If there are young ladies out there, I also hope there are young men out there that say, ‘She’s really good at this, maybe I can do it.’ I grew up learning from Bob Costas and Dan Patrick and Al Michaels and Jim Nantz and those were the guys I watched. I would hope that just because I’m a woman up there I’m not doing something that anyone can’t model.

MJ: The NFL is having a Women’s Summit on Friday and will lend voice to the accomplishment of women. When should we just allow women to be integrated as coaches and scouts without drawing attention?

MT: When there are firsts, you have to acknowledge them. When you have a first female official or a first coach, it’s historic because this one is going in the books. She will be the first. There will never be another first. But I’m not a fan of identity politics. I’m not a fan of saying, ‘I’m a women, but therefore.’ I’m a fan of saying, ‘I’m a reporter, so therefore.’ That’s the way I like to approach it and that’s the way I’ve always approached it.

I think that has worked to my advantage. Because I’ve never thought I’m just competing with the women at this table. I’m competing with every reporter in the room. Every guy should feel that way about all the smart women that are out there. You’re not competing as men and women, you’re completing as reporters. I don’t like saying, ‘I’m a Hispanic and I’m a female and look at how great this is for me.’ I say, “’I’m Michele Tafoya. My mom is Wilma, My dad was Orlando. I have a brother and three sisters. I have two kids and a husband and this is what I do for a living. This is who I want to be.’

MJ: Since we are talking female firsts, Beth Mowins became the first woman to call a nationally televised NFL game this season. Have you every thought of making the switch to the booth?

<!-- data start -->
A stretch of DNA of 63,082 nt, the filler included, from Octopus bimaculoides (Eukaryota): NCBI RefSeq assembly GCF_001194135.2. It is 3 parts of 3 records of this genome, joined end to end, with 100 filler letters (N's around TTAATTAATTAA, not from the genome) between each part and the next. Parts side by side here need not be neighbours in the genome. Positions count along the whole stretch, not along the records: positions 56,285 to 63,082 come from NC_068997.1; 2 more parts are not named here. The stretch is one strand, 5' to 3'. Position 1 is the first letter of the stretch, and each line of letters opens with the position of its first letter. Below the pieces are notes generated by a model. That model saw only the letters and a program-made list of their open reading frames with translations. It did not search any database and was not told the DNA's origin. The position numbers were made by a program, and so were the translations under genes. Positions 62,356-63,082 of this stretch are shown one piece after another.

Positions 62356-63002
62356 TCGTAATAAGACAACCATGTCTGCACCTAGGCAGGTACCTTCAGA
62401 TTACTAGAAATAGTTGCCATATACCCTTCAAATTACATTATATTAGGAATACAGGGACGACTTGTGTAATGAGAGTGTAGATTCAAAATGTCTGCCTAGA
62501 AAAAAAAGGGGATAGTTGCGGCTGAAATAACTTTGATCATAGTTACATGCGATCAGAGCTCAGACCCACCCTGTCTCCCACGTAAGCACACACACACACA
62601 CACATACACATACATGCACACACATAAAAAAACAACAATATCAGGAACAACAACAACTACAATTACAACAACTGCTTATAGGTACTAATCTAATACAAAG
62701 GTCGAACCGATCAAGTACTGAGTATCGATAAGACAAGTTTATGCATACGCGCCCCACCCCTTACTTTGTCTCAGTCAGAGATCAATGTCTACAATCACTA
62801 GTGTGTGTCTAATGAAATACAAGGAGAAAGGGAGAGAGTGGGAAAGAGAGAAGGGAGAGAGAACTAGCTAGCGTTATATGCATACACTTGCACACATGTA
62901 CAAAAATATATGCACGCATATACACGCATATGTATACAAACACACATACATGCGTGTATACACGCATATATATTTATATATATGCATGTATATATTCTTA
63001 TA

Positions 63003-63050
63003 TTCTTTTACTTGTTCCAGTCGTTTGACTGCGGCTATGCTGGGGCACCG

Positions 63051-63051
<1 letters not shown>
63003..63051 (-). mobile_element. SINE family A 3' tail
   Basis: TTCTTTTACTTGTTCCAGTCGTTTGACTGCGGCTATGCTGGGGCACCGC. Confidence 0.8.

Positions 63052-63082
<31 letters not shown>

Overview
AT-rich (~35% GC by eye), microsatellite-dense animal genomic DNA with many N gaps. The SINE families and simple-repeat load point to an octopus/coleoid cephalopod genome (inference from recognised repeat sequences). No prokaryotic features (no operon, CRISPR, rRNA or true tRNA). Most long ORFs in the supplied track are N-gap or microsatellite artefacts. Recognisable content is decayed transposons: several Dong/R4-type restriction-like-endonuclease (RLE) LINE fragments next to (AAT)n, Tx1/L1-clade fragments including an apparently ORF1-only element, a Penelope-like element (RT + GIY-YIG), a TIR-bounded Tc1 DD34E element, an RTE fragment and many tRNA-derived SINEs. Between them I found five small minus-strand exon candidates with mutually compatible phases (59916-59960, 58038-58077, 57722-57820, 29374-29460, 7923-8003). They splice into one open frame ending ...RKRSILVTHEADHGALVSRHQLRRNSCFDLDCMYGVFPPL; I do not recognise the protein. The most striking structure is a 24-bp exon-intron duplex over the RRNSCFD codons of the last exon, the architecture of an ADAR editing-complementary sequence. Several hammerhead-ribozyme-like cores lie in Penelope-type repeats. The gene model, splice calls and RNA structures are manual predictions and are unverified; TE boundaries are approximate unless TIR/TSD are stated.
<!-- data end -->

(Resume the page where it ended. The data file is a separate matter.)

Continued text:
MT: Yes, I’ve thought about it. I’ve also thought that I work with the greatest play-by-play announcer in the world in Al Michaels. I’ve thought that if I can’t be the greatest in the world, I don’t want to do it. I don’t want to climb Kilimanjaro. I don’t want to jump out of a plane. I don’t want to try and be Al Michaels because I’ll never achieve it. Right now, I’m just trying to be the best at what I do.

I think it would be fun. I’ve done play-by-play for basketball, both men’s and women’s. I’d love to do an NBA game because that was the first sport I played. But now I love my crew so much. I have such high esteem for them that I just wouldn’t see myself anywhere else.

MJ: Your NBC colleague Bob Coastas is not here today after expressing his ambivalence about football. How do you feel about football?

MT: I love the game. I’ve always loved the game. The NFL is doing so much to find safer ways to play this game. I know that bothers some people because they love the hits and the speed and the sounds. I also believe that every player walking onto a football field knows what he is signing up for and has always known that this is a dangerous game from the time they played peewee. I’ve talked to players that say, ‘I don’t care, I want to play this game.’ I love that passion. I do love the game. So we’re going to present the best way we know how in this existence and I don’t have any ambivalence about doing that.

MJ: NFL ratings were down across the board this season. Why do you think that is and what needs to happen to get an upward trajectory?

MT: The landscape of viewing things is different. I have two kids and I watch the way they watch stuff and it’s completely different with how I watch things. There are all these platforms that people are going off to and that has changed the landscape dramatically. I really think that’s a big part of it. I do think there were some fans that were disgruntled with the anthem protests and the way they showed it was to turn off the TV.

I still believe it’s a great game, it’s a beautiful game, and it’s an exiting game. Television ratings are down across the bard. This is not exclusive to the NFL. I’ll tell you this, we’re still the highest rated show on television People still love football and they’re going to watch and Super Bowl is this live occasion for people to come together and you can’t replicate that anywhere else.